Genetic imprinting is a process that has been known for some time. For certain genes, either the mother’s version or the father’s version is selected by an offspring. This process of selection can profoundly affect disease susceptibility and is now believed to be epigenetically controlled instead of a random one. For example the imprinted KCNK9 potassium channel gene is frequently over-expressed in breast cancers. Some researchers believe that our ability to diagnose and treat many diseases that have a genetic origin will depend on our identifying the human imprinted genes and determining how they are epigenetically regulated.
One area of epigenomic research is looking for where and how epigenomic information is stored in humans. The study involves both experimental and computational approaches. Methylation (the chemical replacement of a hydrogen atom with a methyl group) of DNA on chromosomes is one of the important encoding mechanisms. A number of projects have been concerned with mapping the methylation landscape of the human genome, commencing with the Human Epigenome Project that was started in 2000. The Human Epigenome Pilot Project has “ — recently completed a pilot study of the methylation patterns within the Major Histocompatibility Complex (MHC) – a region of chromosome 6 that is associated with more diseases than any other region in the human genome.” They believe the project will provide unprecedented insight, particularly applicable to autoimmune diseases. A 5-year initiative involving four research centers was funded recently called the NH Epigenome Roadmap and plans to study 100 cell types, and there are a number of other epigenomic study initiatives. New fast sequencers allow rapid analysis of methylation profiles but the challenge is very complex because diseases may correspond to alterations in both genomic and methylation profiles. Much is being learned but there is very much more yet to be learned.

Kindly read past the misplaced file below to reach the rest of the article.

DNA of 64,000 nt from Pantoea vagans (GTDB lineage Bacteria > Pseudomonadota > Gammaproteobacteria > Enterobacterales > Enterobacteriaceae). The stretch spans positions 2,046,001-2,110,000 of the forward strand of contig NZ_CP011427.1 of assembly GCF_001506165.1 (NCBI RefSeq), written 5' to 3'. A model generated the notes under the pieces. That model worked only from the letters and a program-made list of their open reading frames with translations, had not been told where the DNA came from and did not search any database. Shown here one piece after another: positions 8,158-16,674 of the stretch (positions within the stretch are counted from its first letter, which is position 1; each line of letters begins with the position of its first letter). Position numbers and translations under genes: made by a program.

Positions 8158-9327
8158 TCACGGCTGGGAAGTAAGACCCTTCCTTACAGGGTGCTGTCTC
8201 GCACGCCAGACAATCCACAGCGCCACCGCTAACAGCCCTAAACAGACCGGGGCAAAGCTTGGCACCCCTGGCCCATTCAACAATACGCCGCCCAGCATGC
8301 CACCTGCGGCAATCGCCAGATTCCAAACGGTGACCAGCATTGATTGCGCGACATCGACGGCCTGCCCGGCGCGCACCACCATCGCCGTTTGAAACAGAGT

Already, certain DNA methylation changes are known to be associated with aging and others associated with certain diseases like lupus and scleroderma. It is possible that yet-another theory of aging could be added to my Anti-Aging Firewalls treatise at some point called Changes in DNA methylation profiles.
The impact of epigenetic knowledge is expected to be felt across the board in medicine, including in psychiatry. Stress and aggression are known to induce epigenetic changes in mice, and addiction does too. Cocaine exposure, for example, is known to create epigenetic changes in specific areas in the brain. How a mother treats her small daughter may generate epigenomic changes that condition how that girl behaves throughout the rest of her life, and also condition the behavior of her daughter’s daughter.
Epigenomics provides a layer of information applicable to diseases and aging beyond that available in genomics, but there are yet-other layers to consider including proteomics (understanding structures and functions of proteins including factors such as folding) and transcriptomics (understanding the set of all messenger RNA molecules, or “transcripts,” produced in one or a population of cells). The hope is that by mastering genomics, epigenomics, proteomics and transcriptomics and how they work together in specific instances we will gain mastery over all diseases and the process of aging. We have a ways to go.
If you have a background in molecular biology and genetics, a more technical discussion of epigenetics can be found here.